The Cardinals officially put tackle Jared Veldheer and tight end Ifeanyi Momah on injured reserve today. To fill those roster spots, the team brought back guard Taylor Boggs — who was with the Cardinals in the preseason — and promoted safety Christian Bryant from the practice squad. The addition of Boggs means that for now, the Cards will deal with a tackle situation that is thinner than before. Ulrick John would be the top reserve, although starting right guard Earl Watford can play there, although it likely wouldn’t be ideal.
Boggs had gotten praise a couple of times in training camp from coach Bruce Arians. He can also play some center.
The Cardinals also cut tackle Martin Wallace from the practice squad. Replacing Wallace and the promoted Bryant are tight end Brian Leonhardt and linebacker Zaviar Gooden. Leonhardt has played in 16 games in his career with the Raiders and 49ers, while Gooden was a one-time third-round pick who has played in 25 games with the Titans and Lions.
Tags: Brian Leonhardt, Christian Bryant, Earl Watford, Ifeanyi Momah, Jared Veldheer, Martin Wallace, Taylor Boggs, Ulrick John, Zaviar Gooden
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Maybe Donovan McNabb shouldn’t have taken so much grief. That’s kind of how Frostee Rucker — who played in the infamous tie game when he was with the Bengals and they tied the McNabb’s Eagles and McNabb admitted later he didn’t know you could tie — sees it, after being in yet another tie game Sunday night.
“Donovan McNabb got so much heat because he didn’t know the overtime rules, but who knew the overtime rules?” Rucker said, noting that the only reason he knew was because he had played in the one previous. “He took so much heat then and I wish I could say to him today, ‘You know what Don? People still don’t know.’ ”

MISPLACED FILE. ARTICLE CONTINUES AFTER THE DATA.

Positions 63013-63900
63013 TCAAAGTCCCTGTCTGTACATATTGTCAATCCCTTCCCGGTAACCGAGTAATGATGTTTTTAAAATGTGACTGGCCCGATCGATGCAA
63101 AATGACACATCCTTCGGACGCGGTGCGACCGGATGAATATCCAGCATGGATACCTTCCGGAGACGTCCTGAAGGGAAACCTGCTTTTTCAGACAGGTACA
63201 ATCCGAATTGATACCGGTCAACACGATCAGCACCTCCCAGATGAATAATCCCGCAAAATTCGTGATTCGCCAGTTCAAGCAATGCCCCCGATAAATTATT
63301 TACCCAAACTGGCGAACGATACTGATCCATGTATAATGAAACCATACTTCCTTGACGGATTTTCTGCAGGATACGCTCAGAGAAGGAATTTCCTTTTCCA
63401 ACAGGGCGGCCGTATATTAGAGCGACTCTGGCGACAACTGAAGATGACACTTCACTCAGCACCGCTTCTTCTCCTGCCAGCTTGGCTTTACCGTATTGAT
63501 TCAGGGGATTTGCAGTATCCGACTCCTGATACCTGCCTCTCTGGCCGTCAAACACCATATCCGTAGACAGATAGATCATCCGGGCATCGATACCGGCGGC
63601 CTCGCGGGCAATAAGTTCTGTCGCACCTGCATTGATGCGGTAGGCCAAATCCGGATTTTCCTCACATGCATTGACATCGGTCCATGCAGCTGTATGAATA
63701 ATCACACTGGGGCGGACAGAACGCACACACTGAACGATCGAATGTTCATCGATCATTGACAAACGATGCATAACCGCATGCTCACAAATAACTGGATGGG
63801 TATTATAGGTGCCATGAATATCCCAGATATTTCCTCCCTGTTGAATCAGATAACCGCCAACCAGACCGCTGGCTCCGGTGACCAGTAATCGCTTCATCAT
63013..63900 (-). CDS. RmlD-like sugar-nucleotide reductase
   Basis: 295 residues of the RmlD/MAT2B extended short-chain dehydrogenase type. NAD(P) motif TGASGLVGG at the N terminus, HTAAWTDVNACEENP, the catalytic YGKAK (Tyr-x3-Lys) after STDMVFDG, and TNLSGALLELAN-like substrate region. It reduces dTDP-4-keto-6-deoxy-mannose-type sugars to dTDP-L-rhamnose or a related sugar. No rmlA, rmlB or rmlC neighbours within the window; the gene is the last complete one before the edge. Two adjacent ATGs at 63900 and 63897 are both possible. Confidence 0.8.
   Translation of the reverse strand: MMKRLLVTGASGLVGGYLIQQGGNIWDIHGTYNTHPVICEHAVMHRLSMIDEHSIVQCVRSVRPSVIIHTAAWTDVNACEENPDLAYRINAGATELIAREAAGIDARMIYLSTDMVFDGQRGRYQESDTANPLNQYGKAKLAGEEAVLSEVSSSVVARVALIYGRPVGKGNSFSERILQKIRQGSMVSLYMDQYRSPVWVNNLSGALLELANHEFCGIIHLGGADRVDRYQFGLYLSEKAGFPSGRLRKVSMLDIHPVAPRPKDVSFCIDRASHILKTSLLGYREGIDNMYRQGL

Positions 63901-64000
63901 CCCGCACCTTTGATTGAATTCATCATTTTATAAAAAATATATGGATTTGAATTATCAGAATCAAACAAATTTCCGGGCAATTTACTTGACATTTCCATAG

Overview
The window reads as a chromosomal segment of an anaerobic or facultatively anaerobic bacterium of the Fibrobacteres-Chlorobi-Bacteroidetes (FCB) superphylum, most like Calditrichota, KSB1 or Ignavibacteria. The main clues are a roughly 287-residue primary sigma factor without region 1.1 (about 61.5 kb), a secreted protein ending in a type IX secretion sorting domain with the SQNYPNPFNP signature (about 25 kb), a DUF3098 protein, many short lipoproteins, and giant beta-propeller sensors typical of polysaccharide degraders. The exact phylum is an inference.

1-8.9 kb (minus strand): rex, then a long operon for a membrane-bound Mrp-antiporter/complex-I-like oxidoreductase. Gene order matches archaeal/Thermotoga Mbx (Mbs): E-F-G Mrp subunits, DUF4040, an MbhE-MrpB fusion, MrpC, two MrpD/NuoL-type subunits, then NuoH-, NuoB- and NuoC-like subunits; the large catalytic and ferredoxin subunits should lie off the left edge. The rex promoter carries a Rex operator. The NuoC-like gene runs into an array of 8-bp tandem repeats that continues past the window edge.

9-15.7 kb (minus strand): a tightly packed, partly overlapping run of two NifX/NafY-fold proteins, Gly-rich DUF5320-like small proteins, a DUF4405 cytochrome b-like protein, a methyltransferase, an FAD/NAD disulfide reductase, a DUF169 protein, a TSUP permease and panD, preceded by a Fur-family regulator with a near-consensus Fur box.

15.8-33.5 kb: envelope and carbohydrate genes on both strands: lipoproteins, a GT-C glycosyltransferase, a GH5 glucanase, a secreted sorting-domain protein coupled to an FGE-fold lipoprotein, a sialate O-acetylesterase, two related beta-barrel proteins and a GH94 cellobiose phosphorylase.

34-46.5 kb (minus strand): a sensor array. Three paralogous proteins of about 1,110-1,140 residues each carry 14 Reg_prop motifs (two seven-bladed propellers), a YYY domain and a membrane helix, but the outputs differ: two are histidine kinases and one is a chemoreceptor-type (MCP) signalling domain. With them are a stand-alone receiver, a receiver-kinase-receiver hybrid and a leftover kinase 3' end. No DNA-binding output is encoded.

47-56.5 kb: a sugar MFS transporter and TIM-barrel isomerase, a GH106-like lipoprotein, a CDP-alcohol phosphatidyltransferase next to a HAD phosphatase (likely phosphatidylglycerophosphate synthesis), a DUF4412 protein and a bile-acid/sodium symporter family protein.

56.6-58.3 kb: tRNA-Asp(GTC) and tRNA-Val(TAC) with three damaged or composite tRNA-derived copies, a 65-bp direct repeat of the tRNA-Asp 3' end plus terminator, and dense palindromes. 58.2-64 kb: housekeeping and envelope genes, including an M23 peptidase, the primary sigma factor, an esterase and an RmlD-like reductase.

(This is true. On the sideline late in overtime, I had at least three people — not players — ask what happened when the clock ran out.)
Then again, why would it matter? Why would a tie even come into play, on a night when the Cardinals moved the ball pretty well and stonewalled the Seahawks’ offense almost the whole way. I mean, Seattle had just 65 net yards (including penalty yards lost) in regulation. Say that again: 65 yards. The defense was excellent (especially since it was the pass rush forcing holding calls on many of those penalties.)
Instead, though, there were way too many missed opportunities — and when you get inside the 5-yard line and don’t score any points, you probably are fortunate not to lose.
I never thought I’d see a game in which a sub-30-yard field goal would win it for both teams, and both teams missed. And while I indeed did know the tie rules, I never really thought I’d see that either.
— David Johnson got his 100 yards rushing (113 to be exact), although it took him 33 carries. With eight catches too, Johnson had 41 touches, and make no mistake, they were hard touches. They needed Johnson, but there’s another rough-and-tumble front seven coming in Carolina. Something tells me Johnson will be ready for his bye week.
— Michael Floyd has had his drops, but that one he had around the Seattle 15-yard line in overtime, which would have been a first down on a drive when a touchdown would have ended it, was different. Floyd lay on his back for what seemed like a long time, upset he dropped it, and for the first time looked outwardly like his struggles bothered him. Floyd had five catches for 65 yards and made several key grabs — but this mysterious up-and-down season continues.
— Lost a bit in all this is the injuries piling up. Floyd’s hammie. Patrick Peterson’s back. Darren Fells’ ankle. Jaron Brown’s knee. Smoke’s sickle-cell problem. The injury report Wednesday will be interesting to say the least.
— It’ll be a long time until the Cards see the Seahawks again — Christmas Eve in Seattle — but that offense is going to be in trouble unless Russell Wilson’ knee gets better. When he cannot run, they are going to struggle against good defenses.
— It was the lowest scoring tie since the overtime rules were introduced in 1974. So … history. Right? It was the 21st tie in that time frame.